The Anglican Cathedral of Second Life

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Christian Unity 2018

On 21 January, the Third Sunday of Epiphany, Helene Milena shared the following sermon in the Anglican Cathedral on Epiphany Island in Second Life. This was provided for use in the Week of Prayer for Christian Unity, whose theme was chosen by the churches of the Caribbean, by the Canadian Council of Churches. The readings were  Exodus 15:1-17Psalm 118: 5-7, 13-24, Mark 5:21-43.

Your right hand, O LORD, glorious in power (Ex 15:1-21)

This preaching resource was prepared by Fritz-Gerald Joseph. He was born in Port-au-Prince, Haiti, and moved to Montreal, Canada, where he served as an associate Pastor at the Pentecostal Church Missionary of Prayer (Disciples of Christ) for 9 years. Since October 2017, he and his wife Emmanuela have been serving as Mission Co-Workers in Morocco for Global Ministries with the
Evangelical Church of Morocco. They are working alongside the Catholic Church to help and serve migrants and refugees all around the country. Continue reading

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The Love of Christ compels us

On 22 January we joined with Christians in the Northern Hemisphere for worship on the theme of Christian Unity. Helene Milena preached the following sermon in the Anglican Cathedral on Epiphany Island in Second Life. The readings were  2 Corinthians 5:14-20Psalm 18:26-32, Luke 15:11-32.

This is the Week of Prayer for Christian Unity in the Northern Hemisphere. Each year, a country is chosen to create the resources for this week, resources which are used all over the world. Just the very fact that churches use resources created in a different culture and by many different denominations speaks of a will to move closer to unity between Christians.

This year it was the turn of Germany to create the resources. It is an apt choice as this year is the 500th anniversary of Martin Luther’s sending to his bishop his 95 theses about the problems he saw with the Roman Catholic church selling indulgences. This event was a key one in the Reformation of the Western Church. The Reformation led to changes so great that the Church split into Protestant and Catholic divisions. Since that time it has continued to split over matters of doctrine, styles of worship and other issues. The Anglican Church, of which we are part, is one result of the Reformation. Continue reading

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A royal priesthood

On Sunday 24 January the Week of Prayer for Christian Unity was celebrated in the Cathedral on Epiphany Island in Second Life. We used a worship service provided by the churches of Latvia and available from the Churches Together in Britain and Ireland website. The Bible passages chosen by the Latvian Christians were: Isaiah 55:1-3, Psalm 145:8-9, 15-16, 17-18, 1 Peter 2:9-10, Matthew 5:1-16. The following sermon was preached by Helene Milena.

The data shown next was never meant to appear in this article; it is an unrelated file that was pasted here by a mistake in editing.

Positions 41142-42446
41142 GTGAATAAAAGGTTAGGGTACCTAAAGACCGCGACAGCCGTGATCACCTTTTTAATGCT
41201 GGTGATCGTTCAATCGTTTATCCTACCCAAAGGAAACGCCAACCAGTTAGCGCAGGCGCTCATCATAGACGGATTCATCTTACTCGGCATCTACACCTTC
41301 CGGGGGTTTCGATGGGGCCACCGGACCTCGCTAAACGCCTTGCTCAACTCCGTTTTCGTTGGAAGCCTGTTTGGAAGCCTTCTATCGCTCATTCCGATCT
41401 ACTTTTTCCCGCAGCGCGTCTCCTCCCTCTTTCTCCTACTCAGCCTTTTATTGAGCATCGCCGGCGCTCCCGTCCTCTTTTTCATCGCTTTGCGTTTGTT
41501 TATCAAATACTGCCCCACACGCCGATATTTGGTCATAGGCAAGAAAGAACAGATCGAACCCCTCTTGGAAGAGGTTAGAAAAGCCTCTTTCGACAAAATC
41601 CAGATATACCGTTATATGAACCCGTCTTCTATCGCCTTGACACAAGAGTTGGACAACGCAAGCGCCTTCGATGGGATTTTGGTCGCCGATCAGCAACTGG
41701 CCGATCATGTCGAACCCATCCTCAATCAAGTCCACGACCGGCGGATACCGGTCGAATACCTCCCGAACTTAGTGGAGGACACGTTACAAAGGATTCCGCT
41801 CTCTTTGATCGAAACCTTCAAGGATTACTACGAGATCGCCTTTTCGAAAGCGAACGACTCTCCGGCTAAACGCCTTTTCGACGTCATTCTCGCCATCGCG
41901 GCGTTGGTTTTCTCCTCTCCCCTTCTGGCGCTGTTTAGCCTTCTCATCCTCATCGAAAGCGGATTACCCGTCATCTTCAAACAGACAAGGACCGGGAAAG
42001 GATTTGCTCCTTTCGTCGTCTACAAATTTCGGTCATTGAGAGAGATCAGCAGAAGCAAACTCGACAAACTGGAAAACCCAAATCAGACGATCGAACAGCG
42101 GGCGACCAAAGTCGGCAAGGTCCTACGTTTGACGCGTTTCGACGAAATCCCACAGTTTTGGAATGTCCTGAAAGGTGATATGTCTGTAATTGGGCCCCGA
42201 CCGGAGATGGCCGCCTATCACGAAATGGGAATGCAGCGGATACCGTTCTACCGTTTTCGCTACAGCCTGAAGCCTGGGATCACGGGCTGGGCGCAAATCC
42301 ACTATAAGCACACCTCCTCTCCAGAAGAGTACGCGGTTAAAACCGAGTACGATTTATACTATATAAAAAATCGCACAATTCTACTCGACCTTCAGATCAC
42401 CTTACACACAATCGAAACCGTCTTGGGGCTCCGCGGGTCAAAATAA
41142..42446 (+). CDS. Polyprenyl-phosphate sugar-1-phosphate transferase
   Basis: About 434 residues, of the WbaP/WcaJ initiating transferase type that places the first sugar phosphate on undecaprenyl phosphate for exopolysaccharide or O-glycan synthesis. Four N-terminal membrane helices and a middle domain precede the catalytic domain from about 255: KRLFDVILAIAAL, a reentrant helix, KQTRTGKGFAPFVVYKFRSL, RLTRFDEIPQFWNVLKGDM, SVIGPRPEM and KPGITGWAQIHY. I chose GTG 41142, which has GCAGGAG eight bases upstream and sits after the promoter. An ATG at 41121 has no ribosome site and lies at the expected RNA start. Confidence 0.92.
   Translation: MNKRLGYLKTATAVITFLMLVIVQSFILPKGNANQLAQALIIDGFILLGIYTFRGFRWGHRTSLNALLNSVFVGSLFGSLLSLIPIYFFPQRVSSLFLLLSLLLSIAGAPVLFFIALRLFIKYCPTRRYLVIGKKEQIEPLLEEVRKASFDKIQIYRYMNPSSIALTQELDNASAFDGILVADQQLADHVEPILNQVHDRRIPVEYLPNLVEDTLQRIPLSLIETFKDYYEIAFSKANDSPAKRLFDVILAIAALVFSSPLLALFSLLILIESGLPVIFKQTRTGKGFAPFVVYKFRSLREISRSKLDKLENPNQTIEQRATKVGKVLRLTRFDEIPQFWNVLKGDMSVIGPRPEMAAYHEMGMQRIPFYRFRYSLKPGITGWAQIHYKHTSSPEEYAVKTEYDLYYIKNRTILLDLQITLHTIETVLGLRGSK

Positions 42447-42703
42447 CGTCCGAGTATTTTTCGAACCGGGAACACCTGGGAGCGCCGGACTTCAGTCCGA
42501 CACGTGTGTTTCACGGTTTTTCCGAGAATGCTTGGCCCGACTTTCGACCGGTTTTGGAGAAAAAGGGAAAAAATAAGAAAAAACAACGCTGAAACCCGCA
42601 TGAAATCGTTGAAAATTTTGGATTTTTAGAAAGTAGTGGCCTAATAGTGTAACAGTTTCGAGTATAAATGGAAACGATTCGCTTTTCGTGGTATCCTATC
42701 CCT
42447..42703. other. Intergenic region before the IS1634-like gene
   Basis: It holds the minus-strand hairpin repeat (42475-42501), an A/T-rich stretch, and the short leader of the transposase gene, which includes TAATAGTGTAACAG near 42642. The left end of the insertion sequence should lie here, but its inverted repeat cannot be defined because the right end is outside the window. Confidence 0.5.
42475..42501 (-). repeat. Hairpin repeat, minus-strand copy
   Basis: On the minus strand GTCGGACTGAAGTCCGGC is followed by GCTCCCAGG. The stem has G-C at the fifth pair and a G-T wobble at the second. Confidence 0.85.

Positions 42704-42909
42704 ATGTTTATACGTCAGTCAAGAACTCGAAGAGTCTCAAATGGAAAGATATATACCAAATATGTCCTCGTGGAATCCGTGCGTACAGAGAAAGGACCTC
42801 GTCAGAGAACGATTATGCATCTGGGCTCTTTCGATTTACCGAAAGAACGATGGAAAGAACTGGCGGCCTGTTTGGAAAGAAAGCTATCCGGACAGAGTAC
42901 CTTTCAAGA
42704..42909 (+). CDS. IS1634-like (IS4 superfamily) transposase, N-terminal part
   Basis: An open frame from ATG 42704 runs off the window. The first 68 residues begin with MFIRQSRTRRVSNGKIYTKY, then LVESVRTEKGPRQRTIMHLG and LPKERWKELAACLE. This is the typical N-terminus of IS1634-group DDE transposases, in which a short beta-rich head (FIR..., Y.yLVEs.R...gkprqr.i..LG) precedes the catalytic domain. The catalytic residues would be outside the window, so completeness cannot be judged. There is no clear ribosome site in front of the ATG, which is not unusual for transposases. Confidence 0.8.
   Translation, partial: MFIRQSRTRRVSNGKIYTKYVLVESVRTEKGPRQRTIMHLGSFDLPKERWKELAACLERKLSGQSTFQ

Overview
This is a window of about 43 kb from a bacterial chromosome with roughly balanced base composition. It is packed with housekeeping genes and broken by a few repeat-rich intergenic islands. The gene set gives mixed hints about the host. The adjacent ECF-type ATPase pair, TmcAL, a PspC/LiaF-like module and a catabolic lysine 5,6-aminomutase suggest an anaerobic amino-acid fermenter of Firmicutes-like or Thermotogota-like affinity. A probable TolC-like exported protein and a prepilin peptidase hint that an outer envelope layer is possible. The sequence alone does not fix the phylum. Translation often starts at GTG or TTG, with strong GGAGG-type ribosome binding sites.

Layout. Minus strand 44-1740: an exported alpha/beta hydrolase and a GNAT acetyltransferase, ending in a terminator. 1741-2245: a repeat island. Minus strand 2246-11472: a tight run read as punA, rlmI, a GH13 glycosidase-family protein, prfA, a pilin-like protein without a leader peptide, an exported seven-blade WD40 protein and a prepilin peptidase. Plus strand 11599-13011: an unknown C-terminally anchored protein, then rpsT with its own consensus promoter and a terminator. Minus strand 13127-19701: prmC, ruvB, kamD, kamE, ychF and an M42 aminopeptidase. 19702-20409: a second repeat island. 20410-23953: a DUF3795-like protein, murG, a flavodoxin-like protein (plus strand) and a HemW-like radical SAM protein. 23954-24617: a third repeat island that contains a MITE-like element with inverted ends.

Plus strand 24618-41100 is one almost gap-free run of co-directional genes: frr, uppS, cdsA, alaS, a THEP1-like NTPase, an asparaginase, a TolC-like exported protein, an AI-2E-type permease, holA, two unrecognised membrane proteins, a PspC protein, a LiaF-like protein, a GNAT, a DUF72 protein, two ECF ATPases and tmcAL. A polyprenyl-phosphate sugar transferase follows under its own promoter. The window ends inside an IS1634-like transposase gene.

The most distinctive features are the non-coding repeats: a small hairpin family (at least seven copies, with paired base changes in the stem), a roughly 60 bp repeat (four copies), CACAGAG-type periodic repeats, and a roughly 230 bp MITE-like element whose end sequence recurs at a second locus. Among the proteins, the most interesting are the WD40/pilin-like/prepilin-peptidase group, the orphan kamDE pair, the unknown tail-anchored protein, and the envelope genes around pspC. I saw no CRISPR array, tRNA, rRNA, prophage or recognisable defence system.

Today is the Sunday of the Week of Prayer for Christian Unity in the Northern Hemisphere. Each year resources are put together by Christians from a particular country. This year it has been the turn of Latvia.

Latvia is a small country in the north of Europe. It has only a little over 2 million inhabitants. It was occupied by the Soviet Union from 1944 until 1991. In 2004 it became a member of the European Union. Christianity arrived in Latvia in the 10th Century. During the World Wars and the Cold War Christians witnessed to the Gospel and some suffered torture, exile or even martyrdom as a result. It was Christians who helped lead the independence movement of 1991. At that time unarmed citizens manned barricades, facing Soviet tanks. Having witnessed together and suffered together, there is a deep bond between Christians of Roman Catholic, Protestant and Orthodox traditions. Members of different churches and Christian groups put together meditations for each day of this special week.

The focus of the week is on the priesthood shared by all baptised Christians, their calling to proclaim the Gospel and to be as salt and light in the world. The Latvian church asks us to reflect on our joint vocation to be salt and light. Salt and light are essential for human physical health and the Gospel is essential for human spiritual flourishing. Continue reading

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Unity in diversity

At the noon SLT service on Sunday I used some of the materials from the Week of Prayer for Christian Unity, created by an ecumenical group of Christians in Poland. The Week of Prayer takes place in January in the Northern Hemisphere but in the Southern Hemisphere it is this week. This is appropriate as the reading from the Gospel of John contains the prayer of Jesus ‘that they may be one’. Whenever we read that, it challenges to look at the divided state of the Church and consider what we can do to become part of the answer to Jesus’ prayer. I reflected on what we as Anglicans in Second Life are doing to enhance the unity between Christians.

The readings were Psalm 1, Acts 1:15-17, 21-end, John 17:6-19. My reflection follows:

As some of you may know, I’ve been studying for a degree in theology. I’m halfway there and taking a break until September when the next section of the work begins. The last assignment I recently handed in was about Anglicans and ecumenism. As I discovered, the Anglican Church is involved in many conversations – locally, nationally and internationally – between two or more denominations. Anglicans are founder members of the World Council of Churches and every province of the Anglican Communion is represented there. It is the World Council of Churches which promotes the Week of Prayer for Christian Unity. This is usually part of church life in the Northern Hemisphere in January but in the Southern Hemisphere it is often around this time of year. Continue reading